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Sugar nips with handles carved as a Jewish man and woman

Object | Accession Number: 2016.184.541

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    Sugar nips with handles carved as a Jewish man and woman

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    Brief Narrative
    Pair of sugar nips with wood handles carved in the shape of a Jewish man and woman. Sugar nips (sometimes called tongs) are used to grab sugar cubes from their bowls. Nips have small bowls at the ends for grabbing, and a pivot in the center of the arms similar to scissors, usually with circular or decorative handles. The man, on the left handle, has a large nose, a long beard, and sidelocks; three stereotypical physical features commonly attributed to Jewish men. He is wearing a brimmed cap with a long suit-style jacket, either a “rekel” or a “bekishe.” Men traditionally wear the fancier bekishe on special occasions, and the simpler rekel on an everyday basis. The woman is depicted as a stereotypical late-19th century housewife with a floor-length dress and arms folded in front of her. Sugar, a valued household commodity, has had a multifaceted association with Jews. In the 17th century, many persecuted Dutch and Portuguese Jews fled to the New World. In the colonies of Surinam, the Dutch West Indies, and Brazil, they operated sugar plantations and became active in the sugar trade. Additionally, medical literature of the late-19th century wrongly believed that Jewish populations were more susceptible to diabetes. The supposed connection was thought to be so common that diabetes was called Judenkrankheit [Jewish disease] in German literature. The image of the Jews as a diabetic race is indicative of the long history of depicting Jews as a diseased people, which dates back at least to the Middle Ages, when they were persecuted for allegedly spreading plague throughout Europe. Casting Jews as syphilitic, tubercular, or diabetic reinforced the image of the Jew as inherently weak and sickly. The sugar nips are one of more than 900 items in the Katz Ehrenthal Collection of antisemitic visual materials.
    creation:  approximately 1830-approximately 1870
    creation: Germany
    Credit Line
    United States Holocaust Memorial Museum Collection, Gift of the Katz Family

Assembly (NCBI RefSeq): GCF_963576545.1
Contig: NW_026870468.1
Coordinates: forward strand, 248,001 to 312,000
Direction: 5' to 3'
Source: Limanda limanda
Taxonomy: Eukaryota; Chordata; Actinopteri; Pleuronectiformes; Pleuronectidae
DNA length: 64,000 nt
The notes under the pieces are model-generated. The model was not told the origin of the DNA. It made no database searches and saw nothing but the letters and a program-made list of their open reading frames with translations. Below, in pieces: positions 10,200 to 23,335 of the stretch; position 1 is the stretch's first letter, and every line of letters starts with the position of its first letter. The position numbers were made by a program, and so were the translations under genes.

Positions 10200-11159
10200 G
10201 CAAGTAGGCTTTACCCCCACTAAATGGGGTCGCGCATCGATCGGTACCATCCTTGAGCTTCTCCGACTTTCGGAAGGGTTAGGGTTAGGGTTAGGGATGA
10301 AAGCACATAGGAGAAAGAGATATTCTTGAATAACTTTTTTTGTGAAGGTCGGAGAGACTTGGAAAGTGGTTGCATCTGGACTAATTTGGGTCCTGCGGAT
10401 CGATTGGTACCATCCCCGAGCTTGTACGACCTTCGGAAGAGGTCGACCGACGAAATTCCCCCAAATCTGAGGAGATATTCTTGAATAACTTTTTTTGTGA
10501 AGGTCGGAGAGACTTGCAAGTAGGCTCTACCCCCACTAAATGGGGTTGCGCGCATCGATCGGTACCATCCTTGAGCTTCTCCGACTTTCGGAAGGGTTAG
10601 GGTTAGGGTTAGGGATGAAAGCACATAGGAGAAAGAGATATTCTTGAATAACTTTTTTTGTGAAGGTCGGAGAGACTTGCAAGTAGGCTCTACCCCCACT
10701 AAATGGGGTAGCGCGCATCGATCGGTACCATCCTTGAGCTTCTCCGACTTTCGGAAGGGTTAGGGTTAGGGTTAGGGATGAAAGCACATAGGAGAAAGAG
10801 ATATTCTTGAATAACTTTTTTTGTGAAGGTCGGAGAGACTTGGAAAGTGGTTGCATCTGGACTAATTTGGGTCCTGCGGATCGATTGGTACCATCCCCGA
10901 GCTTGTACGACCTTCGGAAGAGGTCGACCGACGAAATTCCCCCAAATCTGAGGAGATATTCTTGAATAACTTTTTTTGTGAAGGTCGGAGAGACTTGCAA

Compiler: Peter Ehrenthal
    The Katz Ehrenthal Collection is a collection of more than 900 objects depicting Jews and antisemitic and anti-Jewish propaganda from the medieval to the modern era, in Europe, Russia, and the United States. The collection was amassed by Peter Ehrenthal, a Romanian Holocaust survivor, to document the pervasive history of anti-Jewish hatred in Western art, politics and popular culture. It includes crude folk art as well as pieces created by Europe's finest craftsmen, prints and periodical illustrations, posters, paintings, decorative art, and toys and everyday household items decorated with depictions of stereotypical Jewish figures.

    Physical Details

    Household Utensils
    Object Type
    Sugar tongs (lcsh)
    Physical Description
    Lightweight sugar nips with silver colored metal arms and wooden handles with a hand carved Jewish female at the top of one and a Jewish male on the other. The man has sidelocks, a large nose, and pointed beard and wears a flat hat and a belted tunic and robe. The woman has a pointed nose, has an updo, and wears a long dress. Both figures are on decorated, square platforms that extend from a central, circular wood pivot with a coiled inner spring. The pivot has additional extensions to connect to the cylindrical arms, which taper into narrow, flattened, end scoops with a textured well to hold the sugar.
    overall: Height: 4.875 inches (12.383 cm) | Width: 2.375 inches (6.033 cm) | Depth: 0.500 inches (1.27 cm)
    overall : wood, metal

    Rights & Restrictions

    Conditions on Access
    No restrictions on access
    Conditions on Use
    No restrictions on use

    Keywords & Subjects

    Geographic Name

    Administrative Notes

    The sugar tong was donated to the United States Holocaust Memorial Museum in 2016 by the Katz Family.
    Funding Note
    The cataloging of this artifact has been supported by a grant from the Conference on Jewish Material Claims Against Germany.
    Special Collection
    Katz Ehrenthal Collection
    Record last modified:
    2022-07-28 18:13:48
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